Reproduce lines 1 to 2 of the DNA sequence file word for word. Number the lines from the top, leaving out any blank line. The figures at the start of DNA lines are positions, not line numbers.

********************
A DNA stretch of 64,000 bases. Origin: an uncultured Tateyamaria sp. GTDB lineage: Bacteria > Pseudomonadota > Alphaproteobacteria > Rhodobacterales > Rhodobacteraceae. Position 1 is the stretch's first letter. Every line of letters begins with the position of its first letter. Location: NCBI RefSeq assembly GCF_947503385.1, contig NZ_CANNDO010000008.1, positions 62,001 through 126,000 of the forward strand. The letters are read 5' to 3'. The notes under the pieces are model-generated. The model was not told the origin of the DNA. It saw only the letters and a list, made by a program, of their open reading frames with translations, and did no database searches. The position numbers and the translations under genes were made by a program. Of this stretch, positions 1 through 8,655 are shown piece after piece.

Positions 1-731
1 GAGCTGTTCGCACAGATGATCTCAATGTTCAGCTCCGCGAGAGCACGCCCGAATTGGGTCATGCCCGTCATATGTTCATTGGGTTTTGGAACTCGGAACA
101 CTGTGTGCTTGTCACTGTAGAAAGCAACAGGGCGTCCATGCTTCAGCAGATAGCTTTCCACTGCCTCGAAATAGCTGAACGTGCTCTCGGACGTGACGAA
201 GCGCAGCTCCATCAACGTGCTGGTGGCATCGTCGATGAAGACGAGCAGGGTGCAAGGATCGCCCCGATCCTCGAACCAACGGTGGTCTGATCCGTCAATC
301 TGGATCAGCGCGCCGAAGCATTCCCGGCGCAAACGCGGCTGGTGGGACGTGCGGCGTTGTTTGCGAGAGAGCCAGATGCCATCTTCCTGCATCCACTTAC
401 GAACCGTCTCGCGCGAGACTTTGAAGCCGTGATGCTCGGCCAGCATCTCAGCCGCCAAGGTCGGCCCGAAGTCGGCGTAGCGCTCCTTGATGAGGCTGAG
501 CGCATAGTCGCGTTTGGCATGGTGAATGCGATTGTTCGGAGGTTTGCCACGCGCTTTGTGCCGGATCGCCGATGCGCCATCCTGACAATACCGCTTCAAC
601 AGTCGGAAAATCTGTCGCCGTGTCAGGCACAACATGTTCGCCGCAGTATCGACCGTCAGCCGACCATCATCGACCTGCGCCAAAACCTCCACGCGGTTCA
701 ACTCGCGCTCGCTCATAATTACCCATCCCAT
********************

A DNA stretch of 64,000 bases. Origin: an uncultured Tateyamaria sp. GTDB lineage: Bacteria > Pseudomonadota > Alphaproteobacteria > Rhodobacterales > Rhodobacteraceae. Position 1 is the stretch's first letter. Every line of letters begins with the position of its first letter. Location: NCBI RefSeq assembly GCF_947503385.1, contig NZ_CANNDO010000008.1, positions 62,001 through 126,000 of the forward strand. The letters are read 5' to 3'. The notes under the pieces are model-generated. The model was not told the origin of the DNA. It saw only the letters and a list, made by a program, of their open reading frames with translations, and did no database searches. The position numbers and the translations under genes were made by a program. Of this stretch, positions 1 through 8,655 are shown piece after piece.

Positions 1-731